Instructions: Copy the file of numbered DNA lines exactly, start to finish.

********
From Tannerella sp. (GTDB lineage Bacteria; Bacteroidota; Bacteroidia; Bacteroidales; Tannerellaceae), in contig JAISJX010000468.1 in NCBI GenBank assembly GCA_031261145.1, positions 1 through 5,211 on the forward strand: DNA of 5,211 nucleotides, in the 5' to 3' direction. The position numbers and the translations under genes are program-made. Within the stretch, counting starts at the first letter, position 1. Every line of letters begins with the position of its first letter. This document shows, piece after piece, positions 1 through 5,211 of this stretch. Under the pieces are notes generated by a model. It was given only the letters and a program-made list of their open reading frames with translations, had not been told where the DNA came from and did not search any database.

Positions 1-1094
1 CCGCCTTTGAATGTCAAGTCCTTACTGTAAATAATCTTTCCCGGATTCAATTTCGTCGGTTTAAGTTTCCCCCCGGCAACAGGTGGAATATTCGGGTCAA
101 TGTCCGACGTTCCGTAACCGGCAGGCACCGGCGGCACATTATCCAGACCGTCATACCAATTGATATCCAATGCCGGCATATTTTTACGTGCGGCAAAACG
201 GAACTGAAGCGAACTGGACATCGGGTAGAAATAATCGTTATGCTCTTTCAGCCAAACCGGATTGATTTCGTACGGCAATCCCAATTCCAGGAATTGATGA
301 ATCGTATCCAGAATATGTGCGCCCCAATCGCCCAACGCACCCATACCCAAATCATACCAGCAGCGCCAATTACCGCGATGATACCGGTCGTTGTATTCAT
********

From Tannerella sp. (GTDB lineage Bacteria; Bacteroidota; Bacteroidia; Bacteroidales; Tannerellaceae), in contig JAISJX010000468.1 in NCBI GenBank assembly GCA_031261145.1, positions 1 through 5,211 on the forward strand: DNA of 5,211 nucleotides, in the 5' to 3' direction. The position numbers and the translations under genes are program-made. Within the stretch, counting starts at the first letter, position 1. Every line of letters begins with the position of its first letter. This document shows, piece after piece, positions 1 through 5,211 of this stretch. Under the pieces are notes generated by a model. It was given only the letters and a program-made list of their open reading frames with translations, had not been told where the DNA came from and did not search any database.

Positions 1-1094
1 CCGCCTTTGAATGTCAAGTCCTTACTGTAAATAATCTTTCCCGGATTCAATTTCGTCGGTTTAAGTTTCCCCCCGGCAACAGGTGGAATATTCGGGTCAA
101 TGTCCGACGTTCCGTAACCGGCAGGCACCGGCGGCACATTATCCAGACCGTCATACCAATTGATATCCAATGCCGGCATATTTTTACGTGCGGCAAAACG
201 GAACTGAAGCGAACTGGACATCGGGTAGAAATAATCGTTATGCTCTTTCAGCCAAACCGGATTGATTTCGTACGGCAATCCCAATTCCAGGAATTGATGA
301 ATCGTATCCAGAATATGTGCGCCCCAATCGCCCAACGCACCCATACCCAAATCATACCAGCAGCGCCAATTACCGCGATGATACCGGTCGTTGTATTCAT